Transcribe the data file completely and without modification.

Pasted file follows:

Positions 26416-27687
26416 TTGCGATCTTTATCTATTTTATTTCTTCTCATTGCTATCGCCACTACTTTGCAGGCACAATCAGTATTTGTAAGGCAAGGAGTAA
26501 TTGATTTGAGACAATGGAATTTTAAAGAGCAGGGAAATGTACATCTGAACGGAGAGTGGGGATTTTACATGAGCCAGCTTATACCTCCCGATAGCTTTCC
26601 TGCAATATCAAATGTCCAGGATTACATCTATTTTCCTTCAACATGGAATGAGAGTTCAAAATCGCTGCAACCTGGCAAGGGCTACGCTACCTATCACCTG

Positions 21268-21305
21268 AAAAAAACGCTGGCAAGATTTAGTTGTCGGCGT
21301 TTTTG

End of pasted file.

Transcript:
Positions 26416-27687
26416 TTGCGATCTTTATCTATTTTATTTCTTCTCATTGCTATCGCCACTACTTTGCAGGCACAATCAGTATTTGTAAGGCAAGGAGTAA
26501 TTGATTTGAGACAATGGAATTTTAAAGAGCAGGGAAATGTACATCTGAACGGAGAGTGGGGATTTTACATGAGCCAGCTTATACCTCCCGATAGCTTTCC
26601 TGCAATATCAAATGTCCAGGATTACATCTATTTTCCTTCAACATGGAATGAGAGTTCAAAATCGCTGCAACCTGGCAAGGGCTACGCTACCTATCACCTG

Positions 21268-21305
21268 AAAAAAACGCTGGCAAGATTTAGTTGTCGGCGT
21301 TTTTG